"Laughable" candidate for US AMB to Greece appears to clear Senate hearings
When the White House nominated late last year George Tsunis, a Greek-American millionaire hotel developer and Democratic party donor, as the next US Ambassador to Greece, media reports broke into laughs.
Tsunis had resoundingly bangled an earlier nomination by Barak Obama for serving as ambassador to Norway. Tsunis was also cited as knowing next to nothing about Hellas past spinach pie and the Parthenon. Foreign policy experts and former US diplomats added their own deep doubts about the Ole Joe’s wisdom in choosing Tsunis for the post at a time of US-Greek relations entering a period of upgraded political-military ties.
It now appears that these universally negative opinions about Tsunis mobilized Ole Joe’s backroom emergency intervention team to decisively bolster this longtime Democratic party donor—and the move apparently had the desired impact.
During the January 12 hearings, Tsunis enjoyed a session completely bereft of challenging questions about Greek politics, security, and foreign relations.
The Chairman of the Senate Foreign Relations Committee, Senator George Menendez, a Democrat and lifelong friend of Greece, delivered a strong opening statement in favor of Tsunis (Menendez was the prime recommender of the Tsunis candidacy). Tsunis read a professionally, and obviously ghost-written, statement and won the nomination without a hitch.
What follows will be interesting to watch and, quite possibly, a cliff-hanger. Greece has recently emerged the key US strategic pivot in EastMed. Tsunis possesses next to zero experience in international security, in general, and/or the particulars influencing US-Greek political and strategic relations, in particular.
He will be hard-pressed in attempting to navigate Greek domestic politics and government—and a sociopolitical environment that can turn strongly anti-American at the drop of a hat. The new ambassador will also face the intricacies of Greek-Russian relations that currently undergo yet another stress period thanks to the Ukraine crisis.
I expect Greek media to have a field day with Tsunis’s (almost inevitable) public missteps, something that will put pressure on the embassy’s career diplomats in the role of firefighters—and could unduly stress Greek-American relations at a most inopportune time.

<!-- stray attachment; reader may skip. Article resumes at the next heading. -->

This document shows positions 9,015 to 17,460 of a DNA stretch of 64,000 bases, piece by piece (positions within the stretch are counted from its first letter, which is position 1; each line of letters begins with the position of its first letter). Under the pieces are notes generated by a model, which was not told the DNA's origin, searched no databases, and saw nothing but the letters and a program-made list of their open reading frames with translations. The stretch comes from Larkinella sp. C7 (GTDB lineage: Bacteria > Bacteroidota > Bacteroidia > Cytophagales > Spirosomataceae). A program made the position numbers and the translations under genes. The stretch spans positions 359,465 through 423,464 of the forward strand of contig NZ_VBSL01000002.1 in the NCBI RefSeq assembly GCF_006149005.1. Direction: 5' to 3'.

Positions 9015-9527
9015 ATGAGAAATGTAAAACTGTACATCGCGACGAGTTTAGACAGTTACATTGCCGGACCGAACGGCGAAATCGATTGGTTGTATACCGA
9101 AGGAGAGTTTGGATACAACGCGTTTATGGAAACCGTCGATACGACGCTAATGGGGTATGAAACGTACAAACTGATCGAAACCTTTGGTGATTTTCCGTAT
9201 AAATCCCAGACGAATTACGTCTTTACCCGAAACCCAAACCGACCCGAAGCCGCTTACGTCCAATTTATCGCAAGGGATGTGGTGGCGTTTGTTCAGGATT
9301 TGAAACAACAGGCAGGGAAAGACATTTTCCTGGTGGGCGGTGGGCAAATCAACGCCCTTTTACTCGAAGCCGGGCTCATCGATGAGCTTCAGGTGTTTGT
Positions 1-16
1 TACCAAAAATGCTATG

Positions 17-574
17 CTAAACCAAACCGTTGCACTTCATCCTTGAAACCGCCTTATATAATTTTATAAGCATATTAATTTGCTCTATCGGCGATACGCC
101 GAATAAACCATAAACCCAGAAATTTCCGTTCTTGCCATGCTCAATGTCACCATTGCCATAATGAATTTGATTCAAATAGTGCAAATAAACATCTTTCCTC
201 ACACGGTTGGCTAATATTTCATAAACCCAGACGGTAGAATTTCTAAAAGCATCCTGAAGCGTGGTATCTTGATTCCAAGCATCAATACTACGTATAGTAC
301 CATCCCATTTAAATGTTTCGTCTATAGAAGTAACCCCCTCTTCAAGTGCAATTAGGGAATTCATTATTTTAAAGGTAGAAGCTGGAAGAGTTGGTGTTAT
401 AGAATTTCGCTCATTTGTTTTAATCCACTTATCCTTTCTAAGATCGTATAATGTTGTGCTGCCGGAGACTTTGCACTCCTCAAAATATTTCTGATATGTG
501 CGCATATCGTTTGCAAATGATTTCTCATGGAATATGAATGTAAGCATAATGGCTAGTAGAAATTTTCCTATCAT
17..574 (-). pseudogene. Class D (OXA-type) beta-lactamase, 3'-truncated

‘He’s a punchline’: ‘laughable’ pick for Greece envoy puts pressure on Biden
George Tsunis, who gave hapless display when nominated as Norway ambassador under Obama, to go before Senate committee
Joe Biden has styled himself as a defender of democracy but, critics say, is setting the worst possible example with his choice of envoy to Athens.
The US president nominated George Tsunis, a hotel developer and Democratic donor with no diplomatic experience, as US ambassador to Greece.
When Tsunis seeks confirmation at a Senate foreign relations committee hearing on Wednesday, he will be hoping to avoid a repeat of the train wreck that was his last appearance there eight years ago.
On that occasion Tsunis was Barack Obama’s nominee for ambassador to Norway. Bumbling and ill-prepared, he admitted that he had never been to Norway and referred to the country as having a president when, as a constitutional monarchy, it does not.
Tsunis also claimed that Norway’s Progress party was among “fringe elements” that “spew their hatred” and was criticized by Norway’s government. In fact, the Progress party was part of the governing coalition.
The hapless nominee withdrew from consideration after causing dismay among Norwegian Americans and earning ridicule on CNN’s Anderson Cooper 360 and Comedy Central’s The Daily Show with Jon Stewart.
Now he is getting a do-over that, critics maintain, he does not deserve.
Greek American praised at hearing to become U.S. envoy to Athens
George Tsunis, a Greek American businessman who fumbled a 2014 Senate hearing to be U.S. ambassador to Norway and withdrew from consideration, won praise on Wednesday at a hearing on his nomination to be the U.S. envoy to Greece.
Former U.S. diplomats have sharply criticized the choice of the hotel developer and political donor for the Athens post, saying his lack of preparation in 2014 showed he was unfit to represent the United States abroad.
At that hearing, Tsunis erroneously referred to Norway as having a president and suggested the Norwegian government had criticized a political party that was then part of the governing coalition.
On Wednesday, he was asked only one substantive question - on China's purchases of critical infrastructure such as Greece's largest port of Piraeus - and answered it to the satisfaction of the Democrat who asked it and a Republican senator.
Tsunis fails his nomination as ambassador to Norway.